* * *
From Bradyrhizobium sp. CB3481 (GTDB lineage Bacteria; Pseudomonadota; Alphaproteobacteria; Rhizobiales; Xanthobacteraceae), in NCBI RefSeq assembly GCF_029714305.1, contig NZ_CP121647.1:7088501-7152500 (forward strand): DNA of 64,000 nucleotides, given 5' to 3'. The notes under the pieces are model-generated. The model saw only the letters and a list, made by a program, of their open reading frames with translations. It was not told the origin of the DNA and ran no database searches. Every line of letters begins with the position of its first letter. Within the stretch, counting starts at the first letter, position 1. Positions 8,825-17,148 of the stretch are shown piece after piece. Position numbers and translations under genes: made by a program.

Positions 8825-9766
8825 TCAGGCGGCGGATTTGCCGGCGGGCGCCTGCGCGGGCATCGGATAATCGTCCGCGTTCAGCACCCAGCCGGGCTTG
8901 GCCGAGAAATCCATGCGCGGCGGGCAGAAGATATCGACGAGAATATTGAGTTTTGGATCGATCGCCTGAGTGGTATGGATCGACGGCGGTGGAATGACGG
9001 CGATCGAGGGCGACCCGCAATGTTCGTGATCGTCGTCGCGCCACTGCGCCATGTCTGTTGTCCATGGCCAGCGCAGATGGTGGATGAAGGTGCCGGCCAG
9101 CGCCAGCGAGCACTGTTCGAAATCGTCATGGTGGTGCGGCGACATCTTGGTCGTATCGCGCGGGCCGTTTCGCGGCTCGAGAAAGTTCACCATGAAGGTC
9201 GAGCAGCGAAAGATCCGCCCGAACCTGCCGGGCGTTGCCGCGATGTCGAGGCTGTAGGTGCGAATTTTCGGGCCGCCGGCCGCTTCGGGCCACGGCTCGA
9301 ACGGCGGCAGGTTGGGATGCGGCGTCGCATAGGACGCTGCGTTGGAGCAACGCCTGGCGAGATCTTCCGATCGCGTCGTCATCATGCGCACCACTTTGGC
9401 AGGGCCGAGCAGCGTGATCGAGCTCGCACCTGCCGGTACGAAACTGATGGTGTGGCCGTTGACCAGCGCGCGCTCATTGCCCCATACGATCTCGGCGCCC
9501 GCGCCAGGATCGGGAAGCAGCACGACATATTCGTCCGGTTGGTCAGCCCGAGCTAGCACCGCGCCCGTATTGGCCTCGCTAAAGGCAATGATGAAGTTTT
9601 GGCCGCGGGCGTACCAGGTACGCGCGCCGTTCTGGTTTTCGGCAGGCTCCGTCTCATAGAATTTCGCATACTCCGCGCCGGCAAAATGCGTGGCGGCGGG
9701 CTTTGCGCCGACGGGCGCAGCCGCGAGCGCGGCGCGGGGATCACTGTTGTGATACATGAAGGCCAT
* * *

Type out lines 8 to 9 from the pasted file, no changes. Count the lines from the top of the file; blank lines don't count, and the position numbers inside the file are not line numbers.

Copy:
9301 ACGGCGGCAGGTTGGGATGCGGCGTCGCATAGGACGCTGCGTTGGAGCAACGCCTGGCGAGATCTTCCGATCGCGTCGTCATCATGCGCACCACTTTGGC
9401 AGGGCCGAGCAGCGTGATCGAGCTCGCACCTGCCGGTACGAAACTGATGGTGTGGCCGTTGACCAGCGCGCGCTCATTGCCCCATACGATCTCGGCGCCC